April 3, 2014 | Sign up to receive THE TEACHERS EDITION.
At Waipahu High School, students showed off their aquaponics center, part of a natural resources learning community where they have the opportunity to farm and study fish in an open-air environment. Aquaponics is used as a food production system by combining fish and plants in a symbiotic, sustainable environment.
ARNE VISITS HIS 50TH STATE
Kū Ha'aheo 'o
When Arne Duncan visited
students, teachers and school leaders in Waianae and Waipahu,
Hawaii, his trip marked a milestone. As U.S. Secretary of
Education, he has now touched every state in the nation.
Highlights of the
trip include a discussion with parents, educators and community members
about supporting military-connected students (at Makai Recreation Center,
Joint Base Pearl Harbor Hickam) and a lesson in pounding taro root into poi (at the Nanakuli oceanfront
school Ka Waihona o ka Na auao Charter School, a Hawaiian-focused public
charter school). Duncan also took some time with students and school leaders to learn about opportunities
students have to explore different academic and career-focused academies at
Waipahu High School.
Learn more. In next week's newsletter, watch for Arne's blog about what he has learned from visiting every state. View more photos from the trip. Read the AP article (Kelleher, Washington Times).
TEACH TO LEAD FINDS A HOME. The National Board for Professional Teaching Standards (NBPTS) has set up a web page for teachers interested in the Teach to Lead (T2L) initiative to advance teacher leadership. This temporary home for T2L includes a number of resources, including a video of Arne Duncan's announcement of T2L during the Teaching and Learning Conference and his panel discussion with teachers. There are also links to what others are saying about the project and opportunities for teachers to add their voice to the conversation.
can also sign up through the NBPTS to get information and participate in the T2L
HAWAII MAKES TEACHER LEADERSHIP REAL. Hawaii has added Teacher Leader as a licensing category for the profession and named Jonathan Gillentine the first
educator in the state to be recognized
as a Teacher Leader. Gillentine is a
preschool teacher who has led from his classroom in Kaneohe for
more than 20 years. Learn more (Honolulu Civil Beat).
FIVE GOOD OMENS FOR TEACHER LEADERSHIP. This nifty piece by Ellen Sherratt at the American Institutes for Research describes five trends in the U.S. that are
elevating the teaching profession and what teachers can do to give them teeth. Read the article (EdWeek).
HENDERSON-HOPKINS (East Baltimore, Md.)
Reading, Writing, and Renewal (the Urban Kind)
Matt Roth penned this story for the NY Times about a new public school in one of the poorest neighborhoods in Baltimore (picture episodes of The Wire) that is participating in a "grand urban experiment." Learn how this school has become the centerpiece of a $1.8 billion redevelopment project that involves the whole community and includes science and technology buildings, a
park, retail development and mixed-income housing.
THE PATH FORWARD. E4E released 12 recommendations to help policymakers give educators the support and tools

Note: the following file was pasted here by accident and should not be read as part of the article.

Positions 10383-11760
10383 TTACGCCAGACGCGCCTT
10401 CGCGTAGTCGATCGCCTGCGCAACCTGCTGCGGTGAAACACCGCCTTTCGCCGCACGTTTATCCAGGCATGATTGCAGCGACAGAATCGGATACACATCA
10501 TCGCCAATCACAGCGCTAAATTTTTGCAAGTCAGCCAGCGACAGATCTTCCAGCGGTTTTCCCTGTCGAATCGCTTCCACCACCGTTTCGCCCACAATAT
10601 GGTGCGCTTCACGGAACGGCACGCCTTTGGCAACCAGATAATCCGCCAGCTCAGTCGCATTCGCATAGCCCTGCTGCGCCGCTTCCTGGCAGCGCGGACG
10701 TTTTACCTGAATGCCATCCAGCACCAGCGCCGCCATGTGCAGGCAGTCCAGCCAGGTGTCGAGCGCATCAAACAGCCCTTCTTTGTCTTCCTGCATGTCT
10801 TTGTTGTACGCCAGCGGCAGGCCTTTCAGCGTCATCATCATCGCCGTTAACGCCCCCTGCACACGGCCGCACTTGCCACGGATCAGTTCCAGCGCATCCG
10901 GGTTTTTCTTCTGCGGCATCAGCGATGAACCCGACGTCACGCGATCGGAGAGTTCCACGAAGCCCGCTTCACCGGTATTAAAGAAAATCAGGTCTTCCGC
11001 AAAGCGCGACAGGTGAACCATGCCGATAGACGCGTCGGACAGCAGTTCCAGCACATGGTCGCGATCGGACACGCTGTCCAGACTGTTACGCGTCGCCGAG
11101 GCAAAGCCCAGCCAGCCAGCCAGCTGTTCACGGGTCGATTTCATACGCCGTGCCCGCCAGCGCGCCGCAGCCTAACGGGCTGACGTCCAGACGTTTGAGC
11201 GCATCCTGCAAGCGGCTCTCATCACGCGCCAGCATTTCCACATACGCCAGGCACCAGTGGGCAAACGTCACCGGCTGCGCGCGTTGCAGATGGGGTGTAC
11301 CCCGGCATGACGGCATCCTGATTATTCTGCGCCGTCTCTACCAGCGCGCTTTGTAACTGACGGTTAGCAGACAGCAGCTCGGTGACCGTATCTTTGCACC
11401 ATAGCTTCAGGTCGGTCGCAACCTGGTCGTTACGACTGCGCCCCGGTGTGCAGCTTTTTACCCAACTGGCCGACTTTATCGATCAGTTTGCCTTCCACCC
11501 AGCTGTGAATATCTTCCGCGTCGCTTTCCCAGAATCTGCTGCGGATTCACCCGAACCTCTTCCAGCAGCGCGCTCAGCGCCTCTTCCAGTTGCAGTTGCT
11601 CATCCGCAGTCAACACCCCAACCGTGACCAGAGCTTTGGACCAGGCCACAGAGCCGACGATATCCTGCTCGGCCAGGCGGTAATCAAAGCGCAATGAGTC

they need to effectively implement the Common Core State Standards in New York. Written by classroom teachers, the recommendations cover a wide range of areas that any state or district could use to get it right, including communication with teachers and parents and a review of testing and evaluations systems to eliminate over-testing.
A SCIENTIST TO THE CORE. Biology teacher and America Achieves fellow Joanna
Schimizzi (Charlotte, N.C.) penned this great blog about how the Common Core State Standards are helping students find their inner scientist. "For me, the huge lever was incorporating primary source academic papers into my
classes," Schmizzi writes. Learn more (Learning First Alliance).
GO-TO AD LIT RESOURCES. Teachers can find Common
Core ELA resources at Adolescent
Literacy's Inside the Common Core Classroom. We found links to helpful articles, classroom video modules, and tips from experts discussing their insights into reading,
writing, special education, engagement and technology.
VOTERS SUPPORT THE CORE. A national study by the Tarrance Group and David Binder Research indicates, "Voters nationwide are extremely supportive of the Common Core Standards." Their support cuts across
all partisan and demographic lines. Three specific aspects of the Common Core
Standards were tested, each receiving overwhelming support from the voters
across the nation. The strongest of these related to mathematics and English
Language Arts, where there is virtual universal support.
FIELD TESTING THE TEST. Field testing in PARCC states
kicked off on a Monday morning when the first test takers, from Preble-Shawnee
Sr./Jr. School in Ohio, logged on before 8:00 am to take the Algebra I and
Geometry tests. Since then, over 199,000 students have participated in the
field tests. For the techies among us, this tidbit: of all testing
devices on Monday, 81% used Windows, 9.5% Mac, 6.9% Chromebooks and 2.7% iPad.
All have worked, though some schools have had to work out a few glitches with